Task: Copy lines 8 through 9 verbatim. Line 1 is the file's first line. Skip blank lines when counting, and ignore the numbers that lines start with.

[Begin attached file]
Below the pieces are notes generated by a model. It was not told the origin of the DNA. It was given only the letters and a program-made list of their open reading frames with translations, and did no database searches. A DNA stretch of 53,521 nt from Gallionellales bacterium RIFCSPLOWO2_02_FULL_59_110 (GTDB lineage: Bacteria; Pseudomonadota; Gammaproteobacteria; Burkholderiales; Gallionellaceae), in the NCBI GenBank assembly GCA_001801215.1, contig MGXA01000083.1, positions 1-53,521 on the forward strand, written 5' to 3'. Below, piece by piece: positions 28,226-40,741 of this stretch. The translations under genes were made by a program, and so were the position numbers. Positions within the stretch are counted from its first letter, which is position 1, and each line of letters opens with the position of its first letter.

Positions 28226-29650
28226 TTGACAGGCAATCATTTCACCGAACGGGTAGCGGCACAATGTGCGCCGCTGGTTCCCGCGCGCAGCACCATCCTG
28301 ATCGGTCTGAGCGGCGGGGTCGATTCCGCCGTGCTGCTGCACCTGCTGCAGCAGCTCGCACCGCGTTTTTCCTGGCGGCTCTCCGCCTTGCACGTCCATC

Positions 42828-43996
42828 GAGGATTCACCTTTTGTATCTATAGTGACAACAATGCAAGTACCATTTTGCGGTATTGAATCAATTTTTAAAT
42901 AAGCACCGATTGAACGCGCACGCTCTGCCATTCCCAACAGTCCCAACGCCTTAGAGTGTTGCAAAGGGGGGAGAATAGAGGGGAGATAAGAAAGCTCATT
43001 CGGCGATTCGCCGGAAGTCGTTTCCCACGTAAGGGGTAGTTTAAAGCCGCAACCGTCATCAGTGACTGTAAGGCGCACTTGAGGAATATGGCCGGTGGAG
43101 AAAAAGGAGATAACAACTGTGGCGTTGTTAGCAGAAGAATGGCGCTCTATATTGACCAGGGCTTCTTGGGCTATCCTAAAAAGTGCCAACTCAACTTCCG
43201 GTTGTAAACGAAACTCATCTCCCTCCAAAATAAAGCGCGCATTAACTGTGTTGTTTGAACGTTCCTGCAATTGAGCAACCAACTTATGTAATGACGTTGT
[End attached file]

43001 CGGCGATTCGCCGGAAGTCGTTTCCCACGTAAGGGGTAGTTTAAAGCCGCAACCGTCATCAGTGACTGTAAGGCGCACTTGAGGAATATGGCCGGTGGAG
43101 AAAAAGGAGATAACAACTGTGGCGTTGTTAGCAGAAGAATGGCGCTCTATATTGACCAGGGCTTCTTGGGCTATCCTAAAAAGTGCCAACTCAACTTCCG